Roundtail chub (Gila robusta) members of the minnow family, are native to the Colorado River drainage in waters below 7,500 feet in elevation. Roundtails can be found in cool to warm water throughout its range. Frequently, utilizing slow moving waters, deep pools, and adjoining eddies of mid-sized to larger waters, often associates with cover, such as boulders, undercut banks, vegetation, and overhanging cliffs.
An elongated fish, roundtail chub, typically are uniformly silver in color on the sides, lighter below, darker above. Their sides are flattened, the back is humped, and the tail base is very narrow compared to the body. The tail is deeply forked. The forehead is concave and the mouth is quite large and thinly lipped. While this chub has been recorded in excess of 20 inches, they typically don’t get much over 12 inches. Their life expectancy can exceed seven years.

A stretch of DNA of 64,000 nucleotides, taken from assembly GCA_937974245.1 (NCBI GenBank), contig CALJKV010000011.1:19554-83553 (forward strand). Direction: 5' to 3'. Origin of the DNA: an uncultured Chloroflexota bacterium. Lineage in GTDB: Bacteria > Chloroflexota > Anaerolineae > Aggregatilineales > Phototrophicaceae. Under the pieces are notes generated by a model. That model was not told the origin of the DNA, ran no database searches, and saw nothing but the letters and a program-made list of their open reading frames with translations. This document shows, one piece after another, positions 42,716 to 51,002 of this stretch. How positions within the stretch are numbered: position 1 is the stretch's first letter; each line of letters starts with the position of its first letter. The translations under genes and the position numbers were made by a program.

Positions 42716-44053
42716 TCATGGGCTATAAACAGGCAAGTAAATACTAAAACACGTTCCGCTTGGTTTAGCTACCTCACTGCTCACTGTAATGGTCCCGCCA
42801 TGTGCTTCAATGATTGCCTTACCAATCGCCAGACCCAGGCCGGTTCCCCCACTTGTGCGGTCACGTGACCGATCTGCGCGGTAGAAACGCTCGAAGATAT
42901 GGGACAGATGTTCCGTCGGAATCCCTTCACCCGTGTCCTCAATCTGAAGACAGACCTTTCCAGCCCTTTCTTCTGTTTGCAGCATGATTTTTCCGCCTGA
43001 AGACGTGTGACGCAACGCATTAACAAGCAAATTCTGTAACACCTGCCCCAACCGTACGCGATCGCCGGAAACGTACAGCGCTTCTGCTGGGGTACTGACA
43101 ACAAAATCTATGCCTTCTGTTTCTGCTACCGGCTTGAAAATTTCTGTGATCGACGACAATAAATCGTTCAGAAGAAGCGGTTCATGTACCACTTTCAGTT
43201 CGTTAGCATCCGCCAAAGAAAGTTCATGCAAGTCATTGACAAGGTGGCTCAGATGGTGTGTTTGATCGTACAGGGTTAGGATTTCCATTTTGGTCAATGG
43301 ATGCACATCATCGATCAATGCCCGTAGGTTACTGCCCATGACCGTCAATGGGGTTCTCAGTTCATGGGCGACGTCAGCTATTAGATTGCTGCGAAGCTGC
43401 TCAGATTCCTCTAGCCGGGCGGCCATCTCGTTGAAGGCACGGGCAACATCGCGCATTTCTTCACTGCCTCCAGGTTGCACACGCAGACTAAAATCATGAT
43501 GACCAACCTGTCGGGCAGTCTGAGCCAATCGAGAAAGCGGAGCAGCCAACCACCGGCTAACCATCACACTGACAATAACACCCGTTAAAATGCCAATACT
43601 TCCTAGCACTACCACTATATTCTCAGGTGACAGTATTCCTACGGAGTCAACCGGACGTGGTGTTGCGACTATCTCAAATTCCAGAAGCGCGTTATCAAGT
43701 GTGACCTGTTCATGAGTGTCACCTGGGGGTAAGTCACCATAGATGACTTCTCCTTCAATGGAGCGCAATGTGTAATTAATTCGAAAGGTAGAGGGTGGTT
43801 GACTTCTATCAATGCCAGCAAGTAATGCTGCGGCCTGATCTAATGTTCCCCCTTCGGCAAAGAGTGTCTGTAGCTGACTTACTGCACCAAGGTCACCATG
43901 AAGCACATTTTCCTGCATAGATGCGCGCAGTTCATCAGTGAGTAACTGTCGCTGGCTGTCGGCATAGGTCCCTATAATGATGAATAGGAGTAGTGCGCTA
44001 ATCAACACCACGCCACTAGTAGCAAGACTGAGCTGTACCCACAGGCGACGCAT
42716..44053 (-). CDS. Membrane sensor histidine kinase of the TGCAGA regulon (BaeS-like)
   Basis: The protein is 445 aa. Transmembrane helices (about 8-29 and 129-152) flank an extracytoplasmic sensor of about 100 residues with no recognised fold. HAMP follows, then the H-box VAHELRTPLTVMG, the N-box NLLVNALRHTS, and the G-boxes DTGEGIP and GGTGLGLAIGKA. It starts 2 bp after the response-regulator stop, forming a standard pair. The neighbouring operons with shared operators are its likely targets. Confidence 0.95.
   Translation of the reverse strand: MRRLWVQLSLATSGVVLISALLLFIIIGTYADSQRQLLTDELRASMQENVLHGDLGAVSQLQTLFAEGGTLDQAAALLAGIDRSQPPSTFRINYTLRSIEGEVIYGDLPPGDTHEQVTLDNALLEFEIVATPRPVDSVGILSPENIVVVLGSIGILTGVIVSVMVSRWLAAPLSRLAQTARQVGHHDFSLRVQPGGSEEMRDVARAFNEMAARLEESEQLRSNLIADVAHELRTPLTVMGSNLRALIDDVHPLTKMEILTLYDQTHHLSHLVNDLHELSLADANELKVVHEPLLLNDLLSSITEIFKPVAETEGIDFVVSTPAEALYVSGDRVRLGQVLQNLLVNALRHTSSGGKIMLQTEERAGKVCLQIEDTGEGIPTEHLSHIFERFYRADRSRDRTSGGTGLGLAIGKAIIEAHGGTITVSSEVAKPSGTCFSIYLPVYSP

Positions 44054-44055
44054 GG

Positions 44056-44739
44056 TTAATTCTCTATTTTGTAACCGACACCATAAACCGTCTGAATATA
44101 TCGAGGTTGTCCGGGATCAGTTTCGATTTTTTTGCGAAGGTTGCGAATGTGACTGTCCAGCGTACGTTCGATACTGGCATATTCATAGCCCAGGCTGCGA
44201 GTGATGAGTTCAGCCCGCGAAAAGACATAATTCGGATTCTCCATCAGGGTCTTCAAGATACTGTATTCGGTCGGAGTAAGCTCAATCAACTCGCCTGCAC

Upon reaching sexual maturity at two to three years of age, chub spawn when water temperatures reach approximately 64 degrees in late spring to early summer. Both sexes develop an orange-red coloration lower body and fins. The females are escorted by several male. Each female is escorted by 3-5 males. The sticky eggs are broadcast over a gravel or cobblestone bottom. Females produce approximately 20,000 eggs per pound of body weight. Eggs hatch in 4-15 days and the fry begin feeding within ten days. Young chub move to margins of streams to feed, where they grow to three inches or so in the first year.
As omnivores, roundtails feed on a variety of items, with aquatic insects making up the bulk of their diets. Fish, snails, crustaceans, algae, other invertebrates and vertebrates, and detritus also are eaten. This diet is similar to trout, consequently, roundtails are readily caught by angler fishing similar tactics.
In Colorado the take and use of roundtail chub is expressly prohibited.